But that was okay. Mary Katherine was doing a lot of staring of her own. She had a great deal of curiosity about the Englisch and didn't mind admitting it.
She just hoped that her grandmother didn't know how much she'd thought about becoming one of them, of not being baptized into the Amish church.
As one of the tourists walked past, a pretty woman about her own age, Mary Katherine wondered what it felt like being covered in so little clothing. She suspected she'd feel half-naked in that dress she'd heard called a sundress. Although some of the tourists looked surprised when she and her cousins wore bright colors, the fact was that the Ordnung certainly didn't mandate black dresses.
Color had always been part of Mary Katherine's world. She'd loved all the shades of blue because they reminded her of the big blue bowl of the sky. Her father had complained that she didn't get her chores done in a timely manner because she was always walking around ... noticing. She noticed everything around her, absorbed the colors and textures, and spent hours using them in her designs that didn't look like the quilts and crafts other Amish women created.
She paused at the display window of Stitches in Time. A wedding ring quilt that Naomi had sewn was draped over a quilt rack. Anna had knitted several darling little cupcake hats for babies to protect their heads and ears from the cold. And there was her own woven throw made of many different fibers and textures and colors of burnt orange, gold, brown, and green. All echoed the theme of the colder seasons, of the weddings that would come after summer harvests.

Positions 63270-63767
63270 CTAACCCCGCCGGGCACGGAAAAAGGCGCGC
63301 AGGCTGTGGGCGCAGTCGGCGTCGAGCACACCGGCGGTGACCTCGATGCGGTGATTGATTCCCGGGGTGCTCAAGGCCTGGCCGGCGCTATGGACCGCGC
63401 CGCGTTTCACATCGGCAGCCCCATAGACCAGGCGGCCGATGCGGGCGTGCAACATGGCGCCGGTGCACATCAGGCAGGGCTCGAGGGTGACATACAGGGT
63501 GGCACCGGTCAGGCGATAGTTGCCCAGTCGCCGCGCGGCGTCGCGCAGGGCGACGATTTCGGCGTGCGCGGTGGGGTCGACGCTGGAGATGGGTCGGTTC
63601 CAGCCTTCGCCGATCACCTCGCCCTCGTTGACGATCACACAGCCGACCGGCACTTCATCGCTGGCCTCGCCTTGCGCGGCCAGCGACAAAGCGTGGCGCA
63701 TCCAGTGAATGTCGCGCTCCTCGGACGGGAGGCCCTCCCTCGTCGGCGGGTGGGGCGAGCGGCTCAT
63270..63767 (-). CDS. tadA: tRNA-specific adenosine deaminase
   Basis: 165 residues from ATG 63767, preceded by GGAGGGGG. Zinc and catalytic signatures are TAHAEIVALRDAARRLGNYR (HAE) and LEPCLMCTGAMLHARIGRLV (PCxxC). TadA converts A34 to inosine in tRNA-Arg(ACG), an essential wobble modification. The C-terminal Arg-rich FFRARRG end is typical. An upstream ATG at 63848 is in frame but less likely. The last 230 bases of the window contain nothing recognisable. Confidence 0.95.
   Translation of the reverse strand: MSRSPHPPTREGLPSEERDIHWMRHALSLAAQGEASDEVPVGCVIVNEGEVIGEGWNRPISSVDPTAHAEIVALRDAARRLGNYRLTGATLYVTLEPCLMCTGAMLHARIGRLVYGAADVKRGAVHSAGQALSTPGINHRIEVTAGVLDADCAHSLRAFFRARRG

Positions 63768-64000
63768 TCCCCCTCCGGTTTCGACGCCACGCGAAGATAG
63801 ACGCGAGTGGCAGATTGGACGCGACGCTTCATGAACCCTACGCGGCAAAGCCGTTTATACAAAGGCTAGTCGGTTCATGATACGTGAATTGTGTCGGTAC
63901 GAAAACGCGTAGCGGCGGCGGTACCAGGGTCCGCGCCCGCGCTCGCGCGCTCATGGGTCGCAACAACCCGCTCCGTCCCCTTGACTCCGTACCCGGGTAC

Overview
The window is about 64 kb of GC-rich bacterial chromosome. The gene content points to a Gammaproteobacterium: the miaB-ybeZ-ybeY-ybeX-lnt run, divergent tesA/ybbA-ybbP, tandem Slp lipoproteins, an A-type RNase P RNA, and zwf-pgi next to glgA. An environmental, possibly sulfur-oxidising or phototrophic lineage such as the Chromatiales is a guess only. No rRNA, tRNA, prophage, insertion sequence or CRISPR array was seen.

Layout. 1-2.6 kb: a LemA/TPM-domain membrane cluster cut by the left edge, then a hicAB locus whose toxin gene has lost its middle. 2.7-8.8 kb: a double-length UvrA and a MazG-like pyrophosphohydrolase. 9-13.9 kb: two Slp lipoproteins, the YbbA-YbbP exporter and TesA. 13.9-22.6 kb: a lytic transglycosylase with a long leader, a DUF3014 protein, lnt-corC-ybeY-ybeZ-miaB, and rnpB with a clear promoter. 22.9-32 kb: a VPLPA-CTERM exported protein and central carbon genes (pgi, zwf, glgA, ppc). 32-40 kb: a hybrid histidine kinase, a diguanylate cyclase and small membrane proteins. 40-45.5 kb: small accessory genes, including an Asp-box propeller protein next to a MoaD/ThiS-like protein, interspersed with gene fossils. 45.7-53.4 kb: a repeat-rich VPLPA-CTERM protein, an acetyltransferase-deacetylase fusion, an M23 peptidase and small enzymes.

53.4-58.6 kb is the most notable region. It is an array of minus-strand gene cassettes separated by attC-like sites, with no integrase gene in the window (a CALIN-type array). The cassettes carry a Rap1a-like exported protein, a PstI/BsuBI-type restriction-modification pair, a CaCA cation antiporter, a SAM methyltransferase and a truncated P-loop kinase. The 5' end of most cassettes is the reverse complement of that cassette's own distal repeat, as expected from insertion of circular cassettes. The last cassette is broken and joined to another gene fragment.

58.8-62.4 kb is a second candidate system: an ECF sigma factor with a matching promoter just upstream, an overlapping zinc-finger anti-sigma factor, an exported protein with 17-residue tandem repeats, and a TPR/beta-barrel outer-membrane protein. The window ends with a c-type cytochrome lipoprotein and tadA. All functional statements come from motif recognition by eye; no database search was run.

And all were silent testament to Leah's belief in the creativity of her granddaughters, thought Mary Katherine with a smile. The shop featured the traditional crafts tourists might expect but also the new directions the cousins came up with.
It was the best of both worlds Mary Katherine said to herself as she ventured out into the throng of tourists lining the sidewalks.
* * *
Jacob saw Mary Katherine exit her grandmother's shop. His timing was perfect because he'd heard from a secret source what time they took a break to eat at the shop during the day.
He watched her stop to gaze at the display window and she smiled—the smile that had attracted him to her. Oh, she was pretty with those big blue eyes and soft skin with a blush of rose over her cheekbones. But her smile.
She hadn't always smiled like that. He started noticing it just a few months ago, after the shop had opened. It was as if she'd come to life. He'd passed by the shop one day a couple of weeks ago and stopped to glance inside, and he'd seen her working at her loom, a look of absorption on her face, a quiet smile on her lips.
Something had moved in his chest then, a feeling he hadn't had before. He'd resolved to figure this out.